Let us assume that all local alignments between scaffold and reference genome have been computed, and we have a set of tuples

*V* = {(

*x*,

*y*,

*c*,

*d*)} such that

*T*[

*x*,

*y*] matches

*P*[

*c*,

*d*], where

*T*[1,

*n*] is the genome and

*P*[1,

*m*] the scaffold. In

*co-linear chaining* the goal is to find a sequence of tuples

*S* =

*s*
_{1}
*s*
_{2}⋯

*s*
_{
p
}∈

*V*
^{
p
} such that

*s*
_{
j
}
*.y* >

*s*
_{
j−1}
*.y*,

*s*
_{
j
}
*.d* >

*s*
_{
j−1}
*.d*, for all 1 ≤

*j* ≤

*p*, and |{

*i*|

*i* ∈ [

*s*
_{
j
}
*.c*
*s*
_{
j
}
*.d]* for some 1 ≤

*j* ≤

*p*}| is maximized. That is, find tuples preserving order in both

*T* and

*P* such that the resulting

*ordered* coverage of

*P* is maximized. We review an efficient solution given in
[

5] and extend it for our purposes. First, sort tuples in

*V* by the coordinate

*y* into sequence

*v*
_{1}
*v*
_{2}⋯

*v*
_{
N
}. Then, fill a table

*C*[1…

*N*] such that

*C*[

*j*] gives the maximum ordered coverage of

*P*[1,

*v*
_{
j
}
*.d*] over the choice of any subset of tuples from {

*v*
_{1}
*v*
_{2},…

*v*
_{
j
}}. Hence max

_{
j
}
*C*[

*j*] gives the total maximum ordered coverage of

*P*. Then one can derive the following formulae for

*C*
*j*[

5] depending on the case: (a) Either the previous tuple

does not overlap

*v*
_{
j
} in

*P*; or (b) the previous tuple

overlaps

*v*
_{
j
}in

*P*. For (a) it holds

Then the final value is *C*
[*j*] = max(*C*
^{a}
[*j*],*C*
^{b}
[*j*]). Now we can modify the formulae taking the invariant values out from the maximizations to obtain *range maximum queries*. These can be solved using a search tree
that supports in *O*(log*n*) time operations *Insert*(*v*,
*i*) to add value *v* to the tree with key *i* (if key *i* is already in the tree, replace its value
with max(*v*,
*v*
^{
′
})); *Delete*(*i*) for deleting node with key *i*; and *v* = *Max*(*l*,*r*) to return the maximum value *v* from nodes {*i*} that belong to the interval *l* ≤ *i* ≤ *r*. Since there are two different maximizations, we need to maintain two different search trees. Notice that applying the recurrence directly would yield a trivial *O*(*N*
^{2}) time algorithm, whereas the use of invariant and search tree gives *O*(*N* log *N*) time. The resulting pseudocode (analogous to one in
[5]) is given below.

**Algorithm**
CoLinearChaining(
*V*
sorted by
*y*
-coordinate:
*v*
_{1},

*v*
_{2},…,

*v*
_{
N
}
)
- (1)
;
;

- (2)

- (3)
;

- (4)
;

- (5)
*C*[*j*]←max(*C*
^{a}[*j*],*C*
^{b}[*j*]);

- (6)
;

- (7)
;

- (8)

The alignment given by applying the above algorithm allows arbitrary long gaps, which is not a desirable feature. The gaps between consecutive contigs in scaffolds are restricted by the mate pair insert size, which also tells that in a correct alignment to the genome the gaps should not deviate much from this value. It is easy to modify co-linear chaining to restrict gaps: Replacing
with
at line (3) in the pseudocode restricts the gap in the scaffold by maxgap. To obtain analogous effect simultaneously in the reference genome, is a bit more tricky. Let us first describe a method that works in the special case that *v*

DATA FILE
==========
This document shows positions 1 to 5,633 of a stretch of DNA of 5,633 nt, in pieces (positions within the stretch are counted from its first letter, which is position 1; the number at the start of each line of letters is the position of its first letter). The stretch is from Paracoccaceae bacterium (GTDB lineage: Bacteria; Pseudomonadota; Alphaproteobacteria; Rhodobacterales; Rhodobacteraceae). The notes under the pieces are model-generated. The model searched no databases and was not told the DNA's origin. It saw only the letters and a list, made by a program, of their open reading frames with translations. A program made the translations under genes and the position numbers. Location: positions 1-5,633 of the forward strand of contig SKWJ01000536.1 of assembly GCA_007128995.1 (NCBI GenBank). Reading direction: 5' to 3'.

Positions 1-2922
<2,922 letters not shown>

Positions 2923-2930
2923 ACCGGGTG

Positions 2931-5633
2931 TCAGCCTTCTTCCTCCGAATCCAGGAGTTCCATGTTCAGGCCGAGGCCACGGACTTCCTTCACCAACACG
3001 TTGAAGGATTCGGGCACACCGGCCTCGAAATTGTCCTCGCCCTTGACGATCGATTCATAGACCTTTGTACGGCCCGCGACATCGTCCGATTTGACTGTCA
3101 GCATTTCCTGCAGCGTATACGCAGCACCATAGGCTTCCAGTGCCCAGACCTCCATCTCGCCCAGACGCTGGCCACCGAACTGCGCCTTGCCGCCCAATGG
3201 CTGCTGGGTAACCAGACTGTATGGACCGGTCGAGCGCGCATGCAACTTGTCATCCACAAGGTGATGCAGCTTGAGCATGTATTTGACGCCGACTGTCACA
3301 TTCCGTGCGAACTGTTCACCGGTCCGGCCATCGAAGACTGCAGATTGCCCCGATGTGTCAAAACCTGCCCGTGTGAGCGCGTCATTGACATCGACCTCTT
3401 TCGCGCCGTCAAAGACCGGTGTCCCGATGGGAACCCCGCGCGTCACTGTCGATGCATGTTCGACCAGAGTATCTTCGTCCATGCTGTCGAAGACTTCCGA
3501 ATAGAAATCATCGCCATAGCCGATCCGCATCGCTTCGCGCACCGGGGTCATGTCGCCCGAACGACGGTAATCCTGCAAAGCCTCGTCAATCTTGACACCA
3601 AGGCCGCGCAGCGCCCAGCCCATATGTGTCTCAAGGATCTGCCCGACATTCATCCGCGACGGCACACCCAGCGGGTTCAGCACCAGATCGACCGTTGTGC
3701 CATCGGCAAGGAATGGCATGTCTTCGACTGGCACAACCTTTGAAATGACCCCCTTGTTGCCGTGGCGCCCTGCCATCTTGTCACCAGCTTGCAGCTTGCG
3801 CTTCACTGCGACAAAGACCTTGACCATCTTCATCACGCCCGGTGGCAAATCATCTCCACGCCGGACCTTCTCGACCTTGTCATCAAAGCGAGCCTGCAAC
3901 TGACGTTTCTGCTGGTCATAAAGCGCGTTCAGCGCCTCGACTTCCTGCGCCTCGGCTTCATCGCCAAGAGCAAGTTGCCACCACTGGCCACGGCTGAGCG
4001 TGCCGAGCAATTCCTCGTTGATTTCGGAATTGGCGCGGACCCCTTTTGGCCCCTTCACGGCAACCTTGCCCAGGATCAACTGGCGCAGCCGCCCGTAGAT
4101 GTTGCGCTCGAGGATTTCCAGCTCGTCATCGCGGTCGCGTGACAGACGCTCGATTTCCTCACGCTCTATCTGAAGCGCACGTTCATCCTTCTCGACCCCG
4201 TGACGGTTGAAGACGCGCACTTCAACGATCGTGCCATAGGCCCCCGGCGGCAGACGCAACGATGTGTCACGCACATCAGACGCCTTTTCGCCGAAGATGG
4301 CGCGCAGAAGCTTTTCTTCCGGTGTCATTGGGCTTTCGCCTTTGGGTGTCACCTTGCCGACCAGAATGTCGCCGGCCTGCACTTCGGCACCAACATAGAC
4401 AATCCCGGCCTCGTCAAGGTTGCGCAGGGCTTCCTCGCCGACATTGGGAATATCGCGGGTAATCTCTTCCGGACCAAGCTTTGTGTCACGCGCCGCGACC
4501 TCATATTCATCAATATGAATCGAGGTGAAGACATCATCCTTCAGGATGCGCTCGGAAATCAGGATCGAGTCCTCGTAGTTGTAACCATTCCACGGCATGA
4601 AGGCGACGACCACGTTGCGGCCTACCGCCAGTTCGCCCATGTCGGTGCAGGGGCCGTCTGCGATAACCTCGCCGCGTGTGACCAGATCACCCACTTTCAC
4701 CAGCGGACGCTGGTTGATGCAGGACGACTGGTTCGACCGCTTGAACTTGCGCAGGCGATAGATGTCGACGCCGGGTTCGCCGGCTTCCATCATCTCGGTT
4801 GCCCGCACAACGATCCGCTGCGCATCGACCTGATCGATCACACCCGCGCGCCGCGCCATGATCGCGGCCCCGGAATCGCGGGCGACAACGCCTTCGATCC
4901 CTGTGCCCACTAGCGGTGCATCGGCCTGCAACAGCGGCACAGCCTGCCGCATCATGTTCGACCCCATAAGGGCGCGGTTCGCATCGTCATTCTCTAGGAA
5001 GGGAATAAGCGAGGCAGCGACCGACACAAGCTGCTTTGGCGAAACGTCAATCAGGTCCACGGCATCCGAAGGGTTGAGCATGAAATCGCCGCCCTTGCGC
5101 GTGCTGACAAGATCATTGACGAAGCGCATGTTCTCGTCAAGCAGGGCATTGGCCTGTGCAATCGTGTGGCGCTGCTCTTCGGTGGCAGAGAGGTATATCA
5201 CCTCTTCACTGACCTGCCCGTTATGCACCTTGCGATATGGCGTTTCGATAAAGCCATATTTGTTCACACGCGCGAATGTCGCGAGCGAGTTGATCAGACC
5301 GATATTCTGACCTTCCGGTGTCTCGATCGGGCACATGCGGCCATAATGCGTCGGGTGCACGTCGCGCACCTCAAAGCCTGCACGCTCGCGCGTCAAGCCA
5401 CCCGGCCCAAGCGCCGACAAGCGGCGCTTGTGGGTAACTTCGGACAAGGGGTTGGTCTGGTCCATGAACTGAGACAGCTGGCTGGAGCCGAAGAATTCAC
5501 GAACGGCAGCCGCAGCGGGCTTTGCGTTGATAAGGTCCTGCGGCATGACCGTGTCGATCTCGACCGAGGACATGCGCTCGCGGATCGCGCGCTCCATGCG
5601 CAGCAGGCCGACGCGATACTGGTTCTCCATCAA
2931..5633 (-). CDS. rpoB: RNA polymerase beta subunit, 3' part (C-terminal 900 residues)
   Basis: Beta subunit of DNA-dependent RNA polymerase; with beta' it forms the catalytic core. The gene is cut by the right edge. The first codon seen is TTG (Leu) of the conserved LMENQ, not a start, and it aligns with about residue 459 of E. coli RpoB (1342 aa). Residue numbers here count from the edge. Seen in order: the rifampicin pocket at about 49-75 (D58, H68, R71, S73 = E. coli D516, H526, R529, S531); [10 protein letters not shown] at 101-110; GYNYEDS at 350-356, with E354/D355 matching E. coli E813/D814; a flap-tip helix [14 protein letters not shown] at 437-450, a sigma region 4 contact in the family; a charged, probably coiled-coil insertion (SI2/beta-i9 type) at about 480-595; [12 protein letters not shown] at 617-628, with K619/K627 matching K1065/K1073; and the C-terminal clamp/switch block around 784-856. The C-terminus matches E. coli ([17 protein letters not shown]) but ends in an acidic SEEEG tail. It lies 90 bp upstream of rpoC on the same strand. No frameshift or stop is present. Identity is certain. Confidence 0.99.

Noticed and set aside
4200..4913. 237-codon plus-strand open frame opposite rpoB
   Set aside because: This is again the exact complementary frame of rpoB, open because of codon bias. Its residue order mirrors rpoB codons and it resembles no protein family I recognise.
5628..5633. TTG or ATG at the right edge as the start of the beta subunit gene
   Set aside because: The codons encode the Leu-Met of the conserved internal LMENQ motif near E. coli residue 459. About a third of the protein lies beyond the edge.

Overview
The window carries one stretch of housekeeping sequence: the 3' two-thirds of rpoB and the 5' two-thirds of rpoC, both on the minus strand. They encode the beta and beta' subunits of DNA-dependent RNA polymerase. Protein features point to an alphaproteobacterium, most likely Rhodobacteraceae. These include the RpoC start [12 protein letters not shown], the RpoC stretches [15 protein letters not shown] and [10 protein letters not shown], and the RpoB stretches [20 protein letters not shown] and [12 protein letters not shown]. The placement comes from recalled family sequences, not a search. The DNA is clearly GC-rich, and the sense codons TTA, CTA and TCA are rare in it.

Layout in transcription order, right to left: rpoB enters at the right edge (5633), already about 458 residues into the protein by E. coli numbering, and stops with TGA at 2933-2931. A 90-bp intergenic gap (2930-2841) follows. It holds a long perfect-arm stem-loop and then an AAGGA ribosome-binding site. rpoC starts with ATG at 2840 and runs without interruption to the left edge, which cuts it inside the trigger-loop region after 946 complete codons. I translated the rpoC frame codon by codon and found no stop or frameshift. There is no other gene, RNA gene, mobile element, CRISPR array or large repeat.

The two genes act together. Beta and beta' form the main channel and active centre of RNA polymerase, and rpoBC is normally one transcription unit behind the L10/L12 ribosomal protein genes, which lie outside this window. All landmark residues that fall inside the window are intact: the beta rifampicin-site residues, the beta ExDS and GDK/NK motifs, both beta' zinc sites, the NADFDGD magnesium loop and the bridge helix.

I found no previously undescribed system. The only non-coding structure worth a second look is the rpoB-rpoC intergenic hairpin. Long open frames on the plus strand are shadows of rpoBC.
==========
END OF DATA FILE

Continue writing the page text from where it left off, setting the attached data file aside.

_{
j
}
*.y*−*v*
_{
j
}
*.x* are equal for all *j* and then consider the modifications required to handle the general case. For the special case, one can deploy
as follows: At step *j* of the algorithm, maintain the invariant that
only contains all tuples
having
and *j*
^{
′
}< *j*. This is accomplished by adding the following code between lines (2) and (3) and initializing *j*
^{
′
}= 1:

(3’) **while**
**do**

(3”)
; *j*
^{
′
}←*j*
^{
′
} + 1

(For simplicity of exposition, this assumes values
are unique keys. One can use e.g. tuples
as keys to ensure uniqueness.) The correctness for the special case follows as *v*
_{
j−1}
*.x* ≤ *v*
_{
j
}
*.x* for all *j* > 2, and one can thus delete values incrementally so that the invariant is satisfied. The method fails in the general case since we can have *v*
_{
j−1}
*.x* > *v*
_{
j
}
*.x* and tuples with *y*-coordinate between [*v*
_{
j
}
*.x*−maxgap,*v*
_{
j−1}
*.x*−maxgap] are deleted. To overcome this, one can modify the algorithm as follows. Duplicate tuples and use *x*-coordinate for one copy and *y*-coordinate for the other as the sorting key. Now each tuple has *left* and *right* occurrence in sorted *V* . Apply the above algorithm, but do deletions only on left occurrences. In addition, on left occurrences, compute *C*[*j*] with lines 3-5 in the algorithm above, add the pair (*v*
_{
j
},*C*[*j*]) in a list of *active tuples*
instead of applying lines 6-7 above. On right occurrences, update *C*[*j*] again but before lines 6-7 above, take the maximum of that value and the one stored for active tuple *v*
_{
j
} in
. Then remove *v*
_{
j
} from
and recompute *C*[*j*
^{
′
}] for all active tuples
in
choosing as *C*[*j*
^{
′
}] the maximum of its previous value and the value computed applying lines 3-5 in the algorithm above. The correctness now follows from the facts that (a) when *v*
_{
j
} is added to the active tuples
, *C*[*j*] is the maximum value without overlapping tuples
taken into account, and (b) all the overlapping tuples
with
have their right occurrence before that of *v*
_{
j
} and hence trigger the update of active tuple (*v*
_{
j
},*C*[*j*]).